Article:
Diamond Heads, a family owned and operated company since 1999, specializes in diamond cutting motorcycle cylinders and heads. Located in Henderson, Nevada, Diamond Heads is the only company of its kind, adding sparkle and shine to your bike while helping it run cooler by adding more surface area to cool the fins. The cut fins create more surface area, and the diamond cuts create turbulence in the air that flows over the fins. When tested at U.N.L.V., they found that the Diamond Head-treated heads cooled down 12 percent faster compared to stock. Owner Keith Brinton and his wife Amber started the company after Keith decided to enhance the looks of his FXR motor with polished fins.
After he polished the fins, he felt it was not enough, and they would require upkeep. Not wanting to clean and polish the bike every time he rode it, Keith tried cutting the fins with a set of hand tools and a technique he learned as a jeweler and gemologist. The trick was to get the cuts on every fin to look exactly the same. Knowing how to do this requires years of work and experience with expensive gems.
Once Keith's FXR was back on the road and could be seen by all of his friends, they wanted the same thing done to their bikes. At the time, Keith did not want to do it. It was a lot of work and it took a long time to do. However, every time he took his bike out for a ride, people were asking who did it, how did they do it, and how much did it cost? Keith was working a full-time job at the time, but when he got home he found himself in the shop cutting cylinders and heads for his friends and new customers.
Now, thanks to technology, the bulk of the work is done with state-of-the-art robots to help keep up with orders from large companies like S&S, Big Dog, and Victory, to name a few. Once the robots are programmed, the speed and accuracy can't be beat.
Although the robots are integral to the business, Keith still does plenty of cutting by hand. This helps keep his skills sharp and allows him to take pride in his work. We wanted to show you some of the inner workings of Diamond Heads; we can't give away all of Keith's secrets, so we'll just show you what we can.
1. Once tagged, the heads and cylinder sets are taken to the robot room and mounted to an engine fixture using the factory boltholes. This allows the fixture to sit the same as the cylinders would on the motor cases with no risk of damage to the gasket surface. Then the robot operator chooses the proper program for the individual motor parts, like Harley's Twin Cam or Evo. Although the parts may look the same, there can be as much as 1/2-inch difference in size from each motor company. To make sure that every cut is the same from top to bottom, the robot probes all points of each fin. It probes to check the thickness of each fin, then the length of each fin compared to the next fin in order from top to bottom. As you look at the cylinder you can see that from the bottom to the top the fins get bigger, more area to cut. The probe makes note of the size change and notes each fin.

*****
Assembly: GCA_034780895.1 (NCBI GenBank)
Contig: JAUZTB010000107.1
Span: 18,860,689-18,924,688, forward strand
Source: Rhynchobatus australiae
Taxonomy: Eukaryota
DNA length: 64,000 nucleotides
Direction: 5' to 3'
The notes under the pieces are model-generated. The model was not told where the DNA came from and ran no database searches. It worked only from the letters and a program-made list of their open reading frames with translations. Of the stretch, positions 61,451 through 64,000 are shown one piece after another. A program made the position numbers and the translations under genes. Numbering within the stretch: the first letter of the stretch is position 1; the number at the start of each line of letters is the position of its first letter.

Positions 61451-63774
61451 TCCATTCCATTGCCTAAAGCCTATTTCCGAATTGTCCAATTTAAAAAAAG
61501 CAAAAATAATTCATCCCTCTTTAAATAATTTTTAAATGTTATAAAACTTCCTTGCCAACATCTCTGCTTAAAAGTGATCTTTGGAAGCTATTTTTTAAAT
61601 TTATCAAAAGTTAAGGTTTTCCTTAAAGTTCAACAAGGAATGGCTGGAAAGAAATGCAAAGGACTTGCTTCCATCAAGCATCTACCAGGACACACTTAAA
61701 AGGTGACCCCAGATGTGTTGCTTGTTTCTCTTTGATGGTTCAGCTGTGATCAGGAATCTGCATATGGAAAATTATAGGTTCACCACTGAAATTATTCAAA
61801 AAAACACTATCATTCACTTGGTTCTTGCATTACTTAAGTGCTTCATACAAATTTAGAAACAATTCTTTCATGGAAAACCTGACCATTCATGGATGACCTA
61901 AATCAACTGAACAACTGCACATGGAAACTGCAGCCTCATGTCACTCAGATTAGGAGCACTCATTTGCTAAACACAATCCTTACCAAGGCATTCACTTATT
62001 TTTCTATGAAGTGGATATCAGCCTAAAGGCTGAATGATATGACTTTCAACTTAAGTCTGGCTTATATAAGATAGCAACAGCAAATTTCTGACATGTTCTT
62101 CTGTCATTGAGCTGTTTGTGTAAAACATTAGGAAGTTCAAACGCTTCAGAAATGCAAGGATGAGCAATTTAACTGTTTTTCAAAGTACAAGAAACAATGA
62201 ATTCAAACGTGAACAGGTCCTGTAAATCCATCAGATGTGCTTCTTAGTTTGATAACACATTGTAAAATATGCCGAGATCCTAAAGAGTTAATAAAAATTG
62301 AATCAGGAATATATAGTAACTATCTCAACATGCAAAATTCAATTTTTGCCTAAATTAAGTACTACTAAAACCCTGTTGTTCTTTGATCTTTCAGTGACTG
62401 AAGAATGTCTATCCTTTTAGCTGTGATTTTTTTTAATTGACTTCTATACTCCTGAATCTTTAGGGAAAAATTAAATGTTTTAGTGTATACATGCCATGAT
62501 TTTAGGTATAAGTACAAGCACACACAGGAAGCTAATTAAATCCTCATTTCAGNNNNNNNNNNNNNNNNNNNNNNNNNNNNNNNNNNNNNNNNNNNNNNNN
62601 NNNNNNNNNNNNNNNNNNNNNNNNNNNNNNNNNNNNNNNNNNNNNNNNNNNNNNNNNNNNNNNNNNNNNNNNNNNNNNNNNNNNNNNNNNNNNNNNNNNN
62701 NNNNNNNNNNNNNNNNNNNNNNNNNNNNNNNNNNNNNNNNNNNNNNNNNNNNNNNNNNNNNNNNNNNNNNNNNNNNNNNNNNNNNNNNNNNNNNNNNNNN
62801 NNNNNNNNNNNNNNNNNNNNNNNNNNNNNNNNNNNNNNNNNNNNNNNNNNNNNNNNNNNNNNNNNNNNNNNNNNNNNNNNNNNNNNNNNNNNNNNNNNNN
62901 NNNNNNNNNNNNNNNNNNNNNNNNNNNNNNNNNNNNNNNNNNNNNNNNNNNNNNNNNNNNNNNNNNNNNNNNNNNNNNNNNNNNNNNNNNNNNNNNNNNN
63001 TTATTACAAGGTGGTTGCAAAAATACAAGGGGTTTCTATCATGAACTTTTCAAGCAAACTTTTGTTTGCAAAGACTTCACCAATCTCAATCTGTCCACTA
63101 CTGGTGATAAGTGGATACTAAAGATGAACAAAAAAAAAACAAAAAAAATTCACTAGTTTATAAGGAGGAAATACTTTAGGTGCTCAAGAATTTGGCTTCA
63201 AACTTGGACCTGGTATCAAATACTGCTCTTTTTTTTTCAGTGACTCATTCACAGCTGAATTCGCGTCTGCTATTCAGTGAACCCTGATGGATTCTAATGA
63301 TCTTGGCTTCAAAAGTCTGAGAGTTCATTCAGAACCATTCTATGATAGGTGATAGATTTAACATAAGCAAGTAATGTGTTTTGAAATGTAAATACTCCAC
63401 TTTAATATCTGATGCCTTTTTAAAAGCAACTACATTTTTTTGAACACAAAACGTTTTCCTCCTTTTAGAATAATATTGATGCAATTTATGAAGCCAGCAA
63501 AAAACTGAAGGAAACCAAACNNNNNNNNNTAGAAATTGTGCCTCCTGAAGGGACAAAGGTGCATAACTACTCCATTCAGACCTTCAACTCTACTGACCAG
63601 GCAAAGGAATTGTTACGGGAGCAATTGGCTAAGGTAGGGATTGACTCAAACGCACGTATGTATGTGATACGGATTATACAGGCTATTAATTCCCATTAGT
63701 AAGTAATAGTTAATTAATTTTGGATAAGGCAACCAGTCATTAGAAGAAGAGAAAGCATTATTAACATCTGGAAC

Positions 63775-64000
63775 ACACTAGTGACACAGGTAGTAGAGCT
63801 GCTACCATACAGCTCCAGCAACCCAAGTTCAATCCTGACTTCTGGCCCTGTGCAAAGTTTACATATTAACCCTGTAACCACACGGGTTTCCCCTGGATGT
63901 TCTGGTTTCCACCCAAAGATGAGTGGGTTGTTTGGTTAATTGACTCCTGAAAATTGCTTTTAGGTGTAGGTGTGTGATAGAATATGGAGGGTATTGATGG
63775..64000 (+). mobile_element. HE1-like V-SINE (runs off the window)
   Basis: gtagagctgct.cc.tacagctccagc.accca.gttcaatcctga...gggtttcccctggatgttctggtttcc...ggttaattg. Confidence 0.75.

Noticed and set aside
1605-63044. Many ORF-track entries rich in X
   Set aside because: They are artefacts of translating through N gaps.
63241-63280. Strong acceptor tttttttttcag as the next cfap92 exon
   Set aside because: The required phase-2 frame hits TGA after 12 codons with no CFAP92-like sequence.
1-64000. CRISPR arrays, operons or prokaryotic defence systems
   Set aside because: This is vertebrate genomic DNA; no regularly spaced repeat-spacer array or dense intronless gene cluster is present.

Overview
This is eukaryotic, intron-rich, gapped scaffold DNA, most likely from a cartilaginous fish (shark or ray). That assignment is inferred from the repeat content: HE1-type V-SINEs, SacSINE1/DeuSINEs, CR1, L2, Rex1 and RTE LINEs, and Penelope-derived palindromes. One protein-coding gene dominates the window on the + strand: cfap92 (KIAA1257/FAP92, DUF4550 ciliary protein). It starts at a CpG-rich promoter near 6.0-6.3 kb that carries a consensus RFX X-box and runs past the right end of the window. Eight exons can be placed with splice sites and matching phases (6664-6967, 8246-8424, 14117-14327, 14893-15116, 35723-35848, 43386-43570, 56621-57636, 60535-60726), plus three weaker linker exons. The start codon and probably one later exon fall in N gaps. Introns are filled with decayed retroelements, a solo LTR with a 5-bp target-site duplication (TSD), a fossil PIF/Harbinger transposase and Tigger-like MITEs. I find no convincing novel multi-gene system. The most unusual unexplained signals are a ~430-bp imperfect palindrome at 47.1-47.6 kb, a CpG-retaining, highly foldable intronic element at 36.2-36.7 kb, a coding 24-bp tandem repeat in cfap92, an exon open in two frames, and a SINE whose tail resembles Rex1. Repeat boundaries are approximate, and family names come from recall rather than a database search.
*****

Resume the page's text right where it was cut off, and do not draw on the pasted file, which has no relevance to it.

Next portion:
1. Once tagged, the heads and cylinder sets are taken to the robot room and mounted to an
2. Every day new shipments of heads and cylinders are delivered to the shop from all over the country and abroad. Each set of heads and cylinders is tagged with identification info. Then all the head ports (intake and exhaust) are taped off to help keep any metal chips from getting into a valve port. After they are cut, each set is packaged securely and shipped.
2. Every day new shipments of heads and cylinders are delivered to the shop from all over
3. Another advantage to probing is that the human eye can't always see warped or bent fins or unevenly shaped fins. If there are any fins not up to par, the robot simply skips that fin and moves on with cutting. This gives the shop a heads-up on any damaged fins. At that point they can be repaired and cut by hand.
3. Another advantage to probing is that the human eye can't always see warped or bent fin